Susan Bell and Lynne Freeman
The Christmas meal is an event of considerable symbolic and commercial importance in many countries, certainly the UK and Australia where the research for this paper was conducted. As a symbolic event, Christmas is imbued with deep personal and cultural meanings for consumers. There is nothing quite like it for combining family dynamics, nostalgia and financial stress, to name just three of the potential tensions involved here.
How should brands talk to 21st Century women about making the Christmas meal? Should they focus on making it easy, or should they talk to us as aspiring domestic goddesses? Do they assume that we are novices at this, or that we know what we are doing?
This article describes how a semiotic decoding of the ‘perfect’ Christmas meal, as presented to UK and Australian women in the Christmas media, gave us new insights into how these conversations might go.
Initially our aim was to examine how the role of women has changed over the last 25 years, however what we found was that regardless of any social or economic changes women are still under enormous pressure to deliver the perfect Christmas.
Our analysis clearly showed that ‘perfect’ means not just how the food was cooked but how it was displayed; ‘perfect’ also required women to conform to what many might think are outdated notions of their role.
Our findings have broad commercial application for brands and retailers with specific Christmas marketing campaigns, for marketers selling any product to be used within a big symbolic event like Christmas or Thanksgiving, and for researchers who want to understand the importance of symbolism in the lives of consumers.
What we analysed
We conducted a longitudinal semiotic analysis of the depictions of the Christmas meal in the major women’s magazines of the UK and Australia: Good Housekeeping and Australian Women’s Weekly, respectively. These magazines had the widest readership amongst the female homemaker sector in their respective countries (Audit Bureau of Circulation, 2010, National Readership Survey, 2010). We analysed the December editions of these magazines over 3 decades up to 2013. We also included some of the December editions of the UK and Australian Good Food magazines. Each December edition had a dedicated Christmas food section which contained editorial (such as shopping lists and recipes) and supporting imagery.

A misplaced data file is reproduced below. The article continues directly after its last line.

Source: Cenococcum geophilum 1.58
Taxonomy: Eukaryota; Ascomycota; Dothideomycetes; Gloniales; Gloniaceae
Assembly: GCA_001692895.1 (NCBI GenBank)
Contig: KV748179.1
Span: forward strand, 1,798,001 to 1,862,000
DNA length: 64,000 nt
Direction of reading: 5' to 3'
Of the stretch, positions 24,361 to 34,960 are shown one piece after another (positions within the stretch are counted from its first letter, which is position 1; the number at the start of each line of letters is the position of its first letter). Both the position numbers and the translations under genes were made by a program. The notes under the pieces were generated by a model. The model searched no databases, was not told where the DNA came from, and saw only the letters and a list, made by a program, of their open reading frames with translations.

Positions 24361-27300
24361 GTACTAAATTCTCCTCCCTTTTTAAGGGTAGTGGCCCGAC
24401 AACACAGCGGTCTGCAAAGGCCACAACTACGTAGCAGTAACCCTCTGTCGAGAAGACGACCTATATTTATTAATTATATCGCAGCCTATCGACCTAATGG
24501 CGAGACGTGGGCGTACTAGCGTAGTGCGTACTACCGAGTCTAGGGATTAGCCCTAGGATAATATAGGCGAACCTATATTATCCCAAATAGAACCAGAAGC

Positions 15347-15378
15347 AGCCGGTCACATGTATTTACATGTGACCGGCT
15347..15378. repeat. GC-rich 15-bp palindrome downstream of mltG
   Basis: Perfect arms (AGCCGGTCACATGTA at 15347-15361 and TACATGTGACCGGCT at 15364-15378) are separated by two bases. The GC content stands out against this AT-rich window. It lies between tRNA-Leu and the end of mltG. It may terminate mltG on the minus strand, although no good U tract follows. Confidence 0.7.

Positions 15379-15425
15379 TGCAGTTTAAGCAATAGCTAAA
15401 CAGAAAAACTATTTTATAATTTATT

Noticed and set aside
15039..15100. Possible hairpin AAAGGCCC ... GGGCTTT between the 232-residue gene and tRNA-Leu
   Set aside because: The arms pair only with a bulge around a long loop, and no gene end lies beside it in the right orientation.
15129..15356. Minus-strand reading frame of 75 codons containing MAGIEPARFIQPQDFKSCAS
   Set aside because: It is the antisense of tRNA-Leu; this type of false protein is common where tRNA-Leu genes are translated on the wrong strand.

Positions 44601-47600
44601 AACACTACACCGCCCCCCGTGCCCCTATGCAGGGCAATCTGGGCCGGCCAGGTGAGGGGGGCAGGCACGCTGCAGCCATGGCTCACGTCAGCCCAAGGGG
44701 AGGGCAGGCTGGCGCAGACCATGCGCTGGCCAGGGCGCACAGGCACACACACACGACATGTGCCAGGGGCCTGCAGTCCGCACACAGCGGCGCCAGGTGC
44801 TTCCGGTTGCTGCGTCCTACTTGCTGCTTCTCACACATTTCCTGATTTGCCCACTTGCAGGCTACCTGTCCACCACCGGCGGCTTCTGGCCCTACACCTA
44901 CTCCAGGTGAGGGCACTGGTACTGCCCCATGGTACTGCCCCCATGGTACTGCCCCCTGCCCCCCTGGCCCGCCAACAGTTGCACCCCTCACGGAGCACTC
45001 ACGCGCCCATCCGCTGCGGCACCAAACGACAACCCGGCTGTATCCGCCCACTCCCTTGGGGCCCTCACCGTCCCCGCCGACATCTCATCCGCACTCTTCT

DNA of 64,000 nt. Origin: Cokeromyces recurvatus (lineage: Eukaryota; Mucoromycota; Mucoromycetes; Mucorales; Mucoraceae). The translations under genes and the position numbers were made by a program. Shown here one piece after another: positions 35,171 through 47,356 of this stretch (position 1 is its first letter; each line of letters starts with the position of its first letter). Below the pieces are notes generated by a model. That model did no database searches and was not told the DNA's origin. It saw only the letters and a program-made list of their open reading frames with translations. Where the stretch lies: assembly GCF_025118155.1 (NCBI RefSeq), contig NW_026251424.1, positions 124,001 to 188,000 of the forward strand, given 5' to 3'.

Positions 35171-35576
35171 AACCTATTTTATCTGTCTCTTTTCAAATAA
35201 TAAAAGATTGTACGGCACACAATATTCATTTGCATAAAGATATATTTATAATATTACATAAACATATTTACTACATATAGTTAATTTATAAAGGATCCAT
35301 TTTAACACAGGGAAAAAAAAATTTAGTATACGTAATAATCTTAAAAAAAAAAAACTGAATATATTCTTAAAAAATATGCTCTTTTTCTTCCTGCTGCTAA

We used semiotics for this task precisely because of its three distinctive advantages over traditional qualitative research for understanding symbolic events and rituals.
First, symbolism is hard for consumers to talk about because symbols like the Christmas meal are complex repositories of meaning, taught to us as children, personally experienced or deposited in our minds through interaction with the world we live in. We often do not have introspective access to these impressions, and can rarely explain where these impressions come from. Helpfully, semioticians have developed a language to describe what symbolism is and how it works – concepts such as signification, denotation, connotation and myth.
Second, consumers can tell us about their personal experiences, needs and wishes but, like the proverbial example that fish cannot see the water they swim in, consumers cannot see the culture they live in, until they are outside it. Cultural trends are even harder to see because they are fleeting and vary from person to person. In other words, researchers need objectivity and distance when researching culture and cultural events. To achieve this objectivity and distance, semioticians have developed methods to help them study contemporary cultural artifacts such as products and media.
Third, much qualitative research with consumers has been about the emotional attachments that consumers have to brands. Arguably, because of the origins of qualitative research in psychology, the commercial research community has developed a shared – if evolving – language and conceptual framework about researching emotion. In contrast, symbolism is hard for researchers who have not been trained in semiotics to talk about. One of the advantages of semiotics then is that it equips researchers with the means to study important cultural events and rituals.
In summary, to understand the Christmas meal we used semiotics because it gave us a language, and conceptual framework to understand the potential shifts in meaning of an important symbolic event, and it gave us an objective method to study the way in which contemporary media have represented this event.